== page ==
- When confronted with proof that they are contributing less, the individuals in the group deny it because they believe they are contributing just as much as they would have if they were working alone
You are working on an important, time-sensitive project with a group of people. One of the group members is slacking off, not contributing to project work. What do you do about it? (choose one)
- Ask/Tell the slacker to commit to the project and start contributing (40%)
- Report the slacker to the project sponsor (3%)
- Complain about the slacker to other team members (10%)
- Work harder to pick up the slack and ensure the project is successful (30%)
- Follow the slacker’s lead and reduce your commitment and effort (0%)
- Other (17%--most respondents who chose this reported they would employ more than one of the listed strategies)
- Solves the problem (27%)
- Partially solves the problem (53%)
- Fails to solve the problem (17%)
- Causes other problems (3%)
What’s not clear is why we are so willing to tolerate social loafing on group projects and why we are so reluctant to call slackers out and hold them accountable. According to Kerry Patterson, co-author of the book Crucial Conversations: Tools for Talking When Stakes Are High:
93% of employees report they have co-workers who don't pull their weight, but only one in 10 confronts lackluster colleagues.I suppose the reality is that unless work groups are tightly managed, they offer excellent cover for slackers--relative anonymity, little or no pressure from team members, great individual performance camouflage--with only a slight threat of exposure or penalty for not being a good team player. So the solution to the social loafer problem probably involves not only changes in how groups are formed, resourced and supported, but also changes in the group work dynamic to eliminate the cover and camouflage and to illuminate how each individual contributes to the group work effort (this is sometimes accomplished in university student work groups by using a formal peer review process to help group members hold each other accountable.)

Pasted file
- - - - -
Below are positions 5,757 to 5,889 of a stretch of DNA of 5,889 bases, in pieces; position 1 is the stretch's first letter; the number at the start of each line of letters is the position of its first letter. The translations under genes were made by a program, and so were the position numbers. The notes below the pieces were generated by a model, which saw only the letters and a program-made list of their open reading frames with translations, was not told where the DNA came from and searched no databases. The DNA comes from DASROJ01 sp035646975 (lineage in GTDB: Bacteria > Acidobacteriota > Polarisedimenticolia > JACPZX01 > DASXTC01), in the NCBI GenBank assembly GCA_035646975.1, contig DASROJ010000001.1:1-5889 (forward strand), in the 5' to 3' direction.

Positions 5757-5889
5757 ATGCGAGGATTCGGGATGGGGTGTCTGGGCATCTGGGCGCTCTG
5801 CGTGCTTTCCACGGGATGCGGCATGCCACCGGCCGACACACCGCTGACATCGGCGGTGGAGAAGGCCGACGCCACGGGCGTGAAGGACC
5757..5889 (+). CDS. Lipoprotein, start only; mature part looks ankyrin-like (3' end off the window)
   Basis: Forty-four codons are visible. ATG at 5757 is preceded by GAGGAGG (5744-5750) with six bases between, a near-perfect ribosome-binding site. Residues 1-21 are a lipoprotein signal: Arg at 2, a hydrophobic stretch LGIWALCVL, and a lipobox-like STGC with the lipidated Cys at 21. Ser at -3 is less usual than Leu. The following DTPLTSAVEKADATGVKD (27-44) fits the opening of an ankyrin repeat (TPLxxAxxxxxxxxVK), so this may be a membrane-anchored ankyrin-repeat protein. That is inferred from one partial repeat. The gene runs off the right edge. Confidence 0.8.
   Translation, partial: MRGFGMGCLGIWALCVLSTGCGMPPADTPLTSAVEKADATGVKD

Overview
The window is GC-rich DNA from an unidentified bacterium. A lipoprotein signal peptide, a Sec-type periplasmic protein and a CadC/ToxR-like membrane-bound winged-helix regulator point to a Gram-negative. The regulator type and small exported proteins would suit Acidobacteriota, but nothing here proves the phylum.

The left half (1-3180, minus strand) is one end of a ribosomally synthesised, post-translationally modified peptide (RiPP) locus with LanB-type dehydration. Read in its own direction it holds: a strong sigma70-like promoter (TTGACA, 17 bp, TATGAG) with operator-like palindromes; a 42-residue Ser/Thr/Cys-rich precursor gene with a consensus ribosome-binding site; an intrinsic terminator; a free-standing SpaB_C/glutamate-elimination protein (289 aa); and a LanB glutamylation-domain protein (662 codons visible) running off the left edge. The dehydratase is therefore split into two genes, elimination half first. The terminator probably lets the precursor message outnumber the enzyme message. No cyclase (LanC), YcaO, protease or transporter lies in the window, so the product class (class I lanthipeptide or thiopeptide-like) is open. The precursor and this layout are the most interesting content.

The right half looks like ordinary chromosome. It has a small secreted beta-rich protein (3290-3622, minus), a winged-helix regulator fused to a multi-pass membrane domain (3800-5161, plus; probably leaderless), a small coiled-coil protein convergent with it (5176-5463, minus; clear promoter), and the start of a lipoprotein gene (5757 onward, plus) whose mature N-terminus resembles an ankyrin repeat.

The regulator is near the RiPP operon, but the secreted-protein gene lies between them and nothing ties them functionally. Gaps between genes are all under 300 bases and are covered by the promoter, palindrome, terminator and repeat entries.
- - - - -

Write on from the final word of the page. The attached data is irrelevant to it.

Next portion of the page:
As you might expect, Google is serious about team work (all Google employees work on at least one team) and they want their teams to be successful. Their recent study of team effectiveness at Google determined that five team dynamics (Psychological Safety, Dependability, Structure and Clarity, Meaning of Work, and Impact of Work) are more important to successful teams than the talents of the individuals on the teams. To help their teams manage these dynamics, Google developed a tool called the gTeams exercise, described by Julia Rozovsky of Google People Operations as:
…a 10-minute pulse-check on the five dynamics, a report that summarizes how the team is doing, a live in-person conversation to discuss the results, and tailored developmental resources to help teams improve.According to Rozovsky, Google teams reported that having a framework around team effectiveness and a forcing function (the gTeams exercise) to talk about these dynamics was the most impactful part of the experience. That’s not surprising, since any “forcing function” that puts a public spotlight on ineffective or unacceptable behavior makes it easier to identify and eliminate that behavior.
Given the concentration of talent at Google, I imagine the social loafers there probably boast a more refined slacker “craftiness” pedigree than most of us normally encounter. Still, I am betting the Google slackers aren’t very pleased with the light and heat generated by the gTeams exercise spotlight.
Dean K. Harring, CPCU, is a retired insurance executive who now enjoys his time as an advisor, board member, educator and watercolor artist. He can be reached at firstname.lastname@example.org or through LinkedIn or Twitter or Harring Watercolors